top of page
  • Writer's pictureStuart Benson

La Pêche council votes down Bluebarn permit

Owner 'baffled' by decision

There won’t be any lattés sipped on Bluebarn’s terrace anytime soon. In a 5-3 vote on Nov. 2, La Pêche council voted down a resolution to grant Bluebarn the permits it had been seeking to launch their café operation out of the old Wakefield fire hall and begin the process of applying for a provincial liquor license.

The resolution, written and submitted by Wakefield area Ward 6 councillor Claude Giroux, would have authorized Bluebarn to use parking space at the Wakefield Community Centre, reduced the river-protection boundary to a five-metre encroachment rather than prescribed 15 metres, and allowed for the use of the terrace Alary had built in the front of the building, reducing the encroachment from the property line from 10 metres to one.

La Pêche council voted 5-3 against a resolution on Nov. 2, which would’ve allowed Luc Alary, owner of Bluebarn in Wakefield, to begin utilizing his terrace and parking spaces. Stuart Benson photo
La Pêche council voted 5-3 against a resolution on Nov. 2, which would’ve allowed Luc Alary, owner of Bluebarn in Wakefield, to begin utilizing his terrace and parking spaces. Stuart Benson photo

On Oct. 27, Luc Alary, the owner of the café, was finally approved for his business license, for five indoor tables and five parking spots — fewer than the 18 of each that Alary initially applied for back in July. This meant that most of the parking lot and the entirety of Bluebarn’s terrace at 20 Chemin-de-la-Vallée-de-Wakefieldwould still be unusable under the license.

The resolution also considered that the municipality’s current urban planning regulations regarding setbacks – specifically the 15-metre river protection boundary and the 10-metre property line encroachment from the road – are not being applied to other existing businesses in the immediate area (for example Kaffé 1870 and Fauxmagerie Ma Petite Cuisine). If applied to the letter, it would force a number of village businesses to overhaul their facilities, which would result in significant expenses.

After council voted down the resolution, Alary told The Low Down that he felt “baffled” by what had happened, saying that he had been informed that the resolution would be submitted, but had not been privy to what was in it.

“We’re still hoping to find a way to deal with this issue with the municipality that will allow us to have the capacity we need to support our business,” Alary said. He added that his business would need to consider all of its options, and acquiring a minor variance to continue running his business in Wakefield being only one of many.

“I understand the councillors’ opinions that I can’t ‘skip the line,’ but do they really understand how long the line has actually been?” he said, referring to the several months he had to wait to hear back from the urbanism department regarding his initial application for a business license — a response time that the La Pêche Mayor Guillaume Lamoureux told The Low Down was inadequate. The department is required to respond within two weeks to applications.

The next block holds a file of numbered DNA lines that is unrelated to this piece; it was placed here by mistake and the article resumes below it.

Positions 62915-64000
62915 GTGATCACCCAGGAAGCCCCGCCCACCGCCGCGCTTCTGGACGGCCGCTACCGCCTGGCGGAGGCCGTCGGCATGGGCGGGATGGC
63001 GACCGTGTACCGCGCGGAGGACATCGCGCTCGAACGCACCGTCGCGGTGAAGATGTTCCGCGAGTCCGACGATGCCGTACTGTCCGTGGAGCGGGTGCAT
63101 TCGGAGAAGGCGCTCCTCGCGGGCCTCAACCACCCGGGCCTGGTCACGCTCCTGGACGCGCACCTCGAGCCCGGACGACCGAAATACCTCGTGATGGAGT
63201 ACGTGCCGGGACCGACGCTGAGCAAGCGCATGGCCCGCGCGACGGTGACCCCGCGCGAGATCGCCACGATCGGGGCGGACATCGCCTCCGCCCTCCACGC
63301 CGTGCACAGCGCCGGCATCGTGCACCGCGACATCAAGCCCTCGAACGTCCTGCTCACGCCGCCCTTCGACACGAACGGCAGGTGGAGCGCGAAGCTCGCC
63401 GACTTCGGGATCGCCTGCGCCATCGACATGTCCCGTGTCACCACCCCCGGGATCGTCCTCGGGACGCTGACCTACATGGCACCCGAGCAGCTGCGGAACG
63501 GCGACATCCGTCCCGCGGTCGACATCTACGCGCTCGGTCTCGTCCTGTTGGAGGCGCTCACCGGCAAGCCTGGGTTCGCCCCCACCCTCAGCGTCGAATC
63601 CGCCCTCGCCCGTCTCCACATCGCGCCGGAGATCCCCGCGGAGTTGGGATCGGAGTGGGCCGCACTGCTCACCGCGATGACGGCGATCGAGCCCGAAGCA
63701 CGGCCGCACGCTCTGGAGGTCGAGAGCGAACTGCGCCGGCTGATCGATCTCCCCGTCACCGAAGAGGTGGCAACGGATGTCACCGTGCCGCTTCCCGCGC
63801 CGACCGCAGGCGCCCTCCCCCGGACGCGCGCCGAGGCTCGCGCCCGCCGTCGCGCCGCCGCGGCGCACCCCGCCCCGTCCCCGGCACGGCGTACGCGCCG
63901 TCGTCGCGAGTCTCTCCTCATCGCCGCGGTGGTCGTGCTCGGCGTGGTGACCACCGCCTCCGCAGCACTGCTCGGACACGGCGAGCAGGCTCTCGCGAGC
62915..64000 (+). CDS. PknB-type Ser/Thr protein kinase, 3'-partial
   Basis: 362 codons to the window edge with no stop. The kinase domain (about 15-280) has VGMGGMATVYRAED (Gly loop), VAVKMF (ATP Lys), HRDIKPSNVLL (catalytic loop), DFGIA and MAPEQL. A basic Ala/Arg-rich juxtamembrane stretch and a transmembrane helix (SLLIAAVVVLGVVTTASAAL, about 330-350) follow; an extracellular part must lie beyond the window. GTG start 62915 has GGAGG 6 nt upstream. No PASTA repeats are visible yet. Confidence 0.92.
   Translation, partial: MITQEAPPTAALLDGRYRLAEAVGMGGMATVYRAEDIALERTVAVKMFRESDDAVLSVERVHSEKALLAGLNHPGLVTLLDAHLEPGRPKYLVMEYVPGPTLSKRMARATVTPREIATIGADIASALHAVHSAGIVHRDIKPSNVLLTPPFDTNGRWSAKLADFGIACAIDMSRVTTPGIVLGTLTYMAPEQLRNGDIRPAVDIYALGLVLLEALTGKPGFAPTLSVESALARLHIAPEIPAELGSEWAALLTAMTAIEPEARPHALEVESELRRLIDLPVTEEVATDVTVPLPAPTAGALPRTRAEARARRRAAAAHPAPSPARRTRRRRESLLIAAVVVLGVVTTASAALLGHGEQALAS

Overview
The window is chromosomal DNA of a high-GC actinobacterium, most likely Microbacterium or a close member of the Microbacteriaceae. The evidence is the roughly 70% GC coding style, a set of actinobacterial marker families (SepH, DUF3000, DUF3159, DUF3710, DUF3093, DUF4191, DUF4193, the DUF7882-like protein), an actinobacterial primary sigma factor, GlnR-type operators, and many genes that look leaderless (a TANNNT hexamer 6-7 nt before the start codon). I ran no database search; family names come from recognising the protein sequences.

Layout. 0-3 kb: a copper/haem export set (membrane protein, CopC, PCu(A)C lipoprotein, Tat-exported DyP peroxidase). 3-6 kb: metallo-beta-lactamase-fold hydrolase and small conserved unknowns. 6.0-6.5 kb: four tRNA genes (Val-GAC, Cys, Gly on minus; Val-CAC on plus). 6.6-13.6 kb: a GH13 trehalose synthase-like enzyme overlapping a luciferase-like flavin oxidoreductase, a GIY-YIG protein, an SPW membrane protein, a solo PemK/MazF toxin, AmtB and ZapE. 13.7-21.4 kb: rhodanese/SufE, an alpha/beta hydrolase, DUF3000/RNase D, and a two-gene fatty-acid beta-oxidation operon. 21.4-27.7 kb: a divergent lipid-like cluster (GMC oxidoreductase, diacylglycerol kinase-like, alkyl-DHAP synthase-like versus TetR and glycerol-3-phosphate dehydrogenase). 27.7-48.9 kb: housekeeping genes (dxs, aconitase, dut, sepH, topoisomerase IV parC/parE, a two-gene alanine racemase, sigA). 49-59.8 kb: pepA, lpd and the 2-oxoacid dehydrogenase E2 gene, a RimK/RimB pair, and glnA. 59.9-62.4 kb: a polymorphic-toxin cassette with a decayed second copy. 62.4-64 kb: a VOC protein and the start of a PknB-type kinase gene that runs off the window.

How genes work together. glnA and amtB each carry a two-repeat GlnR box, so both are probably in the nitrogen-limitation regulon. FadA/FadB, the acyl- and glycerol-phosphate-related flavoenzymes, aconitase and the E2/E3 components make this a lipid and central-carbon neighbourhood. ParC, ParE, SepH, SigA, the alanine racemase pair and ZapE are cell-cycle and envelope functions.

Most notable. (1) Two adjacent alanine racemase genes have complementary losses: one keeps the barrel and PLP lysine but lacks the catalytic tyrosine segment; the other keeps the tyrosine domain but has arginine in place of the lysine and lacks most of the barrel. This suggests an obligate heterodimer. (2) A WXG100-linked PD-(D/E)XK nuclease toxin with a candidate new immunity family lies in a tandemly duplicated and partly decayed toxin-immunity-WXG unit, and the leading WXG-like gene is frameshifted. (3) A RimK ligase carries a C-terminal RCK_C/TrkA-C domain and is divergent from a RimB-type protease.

The next day, on Nov. 3, Lamoureux responded to The Low Down’s request for comment with a cryptic update: despite the vote, council had managed to find consensus on a solution to Bluebarn’s issues after the meeting.

“In accordance with the repeated sentiments shared at last night's meeting, council is united in their desire to resolve the issues this file presents,” Lamoureux wrote in an email to The Low Down. “Later this week, council will meet with the appropriate municipal staff for a technical briefing on this file [and] I am hopeful that we will be able to bring this file to a close in the coming days.”

In other council news:

Council approved the allocation of $100,000 to a reserve fund that could be used to maintain and repair the Internet fibre cables the municipality owns. The money allocated could then be used to speed up the extension of Internet coverage in La Pêche by Internet service providers by renting access to this existing network and available fibres; as well as funding future projects that lack provincial or federal grants.

The resolution also recognized Pablo Sanchez, the creator of the Facebook group La Pêche high-speed Internet, for his expertise and as an invaluable asset to the pursuit of these goals.

Council also approved the 2020-21 Transcollines budget, of which the municipality of La Pêche's share is $209,788.

Finally, council approved a call for tender from Ray A. Thompson Trucking Ltée for $23,450, plus taxes, to demolish the buildings located at 99 and 101 Route Principale Est in Masham. The municipality purchased the land in August 2020 for the purposes of building a new city hall.


bottom of page